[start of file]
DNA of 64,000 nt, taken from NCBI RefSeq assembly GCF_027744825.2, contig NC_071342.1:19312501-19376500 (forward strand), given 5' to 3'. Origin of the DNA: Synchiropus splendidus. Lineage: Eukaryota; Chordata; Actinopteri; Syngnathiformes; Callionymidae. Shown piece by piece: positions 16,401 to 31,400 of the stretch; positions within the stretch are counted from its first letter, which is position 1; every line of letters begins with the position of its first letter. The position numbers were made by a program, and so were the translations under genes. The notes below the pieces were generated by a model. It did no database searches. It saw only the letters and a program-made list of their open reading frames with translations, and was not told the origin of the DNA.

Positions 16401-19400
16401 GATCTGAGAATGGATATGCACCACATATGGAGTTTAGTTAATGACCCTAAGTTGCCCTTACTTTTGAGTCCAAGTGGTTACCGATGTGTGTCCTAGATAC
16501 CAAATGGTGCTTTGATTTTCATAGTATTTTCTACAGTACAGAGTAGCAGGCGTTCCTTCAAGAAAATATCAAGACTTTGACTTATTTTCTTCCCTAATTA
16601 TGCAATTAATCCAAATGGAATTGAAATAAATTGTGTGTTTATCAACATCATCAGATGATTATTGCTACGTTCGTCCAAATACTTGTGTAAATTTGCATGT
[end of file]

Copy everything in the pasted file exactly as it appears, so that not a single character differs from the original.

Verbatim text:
DNA of 64,000 nt, taken from NCBI RefSeq assembly GCF_027744825.2, contig NC_071342.1:19312501-19376500 (forward strand), given 5' to 3'. Origin of the DNA: Synchiropus splendidus. Lineage: Eukaryota; Chordata; Actinopteri; Syngnathiformes; Callionymidae. Shown piece by piece: positions 16,401 to 31,400 of the stretch; positions within the stretch are counted from its first letter, which is position 1; every line of letters begins with the position of its first letter. The position numbers were made by a program, and so were the translations under genes. The notes below the pieces were generated by a model. It did no database searches. It saw only the letters and a program-made list of their open reading frames with translations, and was not told the origin of the DNA.

Positions 16401-19400
16401 GATCTGAGAATGGATATGCACCACATATGGAGTTTAGTTAATGACCCTAAGTTGCCCTTACTTTTGAGTCCAAGTGGTTACCGATGTGTGTCCTAGATAC
16501 CAAATGGTGCTTTGATTTTCATAGTATTTTCTACAGTACAGAGTAGCAGGCGTTCCTTCAAGAAAATATCAAGACTTTGACTTATTTTCTTCCCTAATTA
16601 TGCAATTAATCCAAATGGAATTGAAATAAATTGTGTGTTTATCAACATCATCAGATGATTATTGCTACGTTCGTCCAAATACTTGTGTAAATTTGCATGT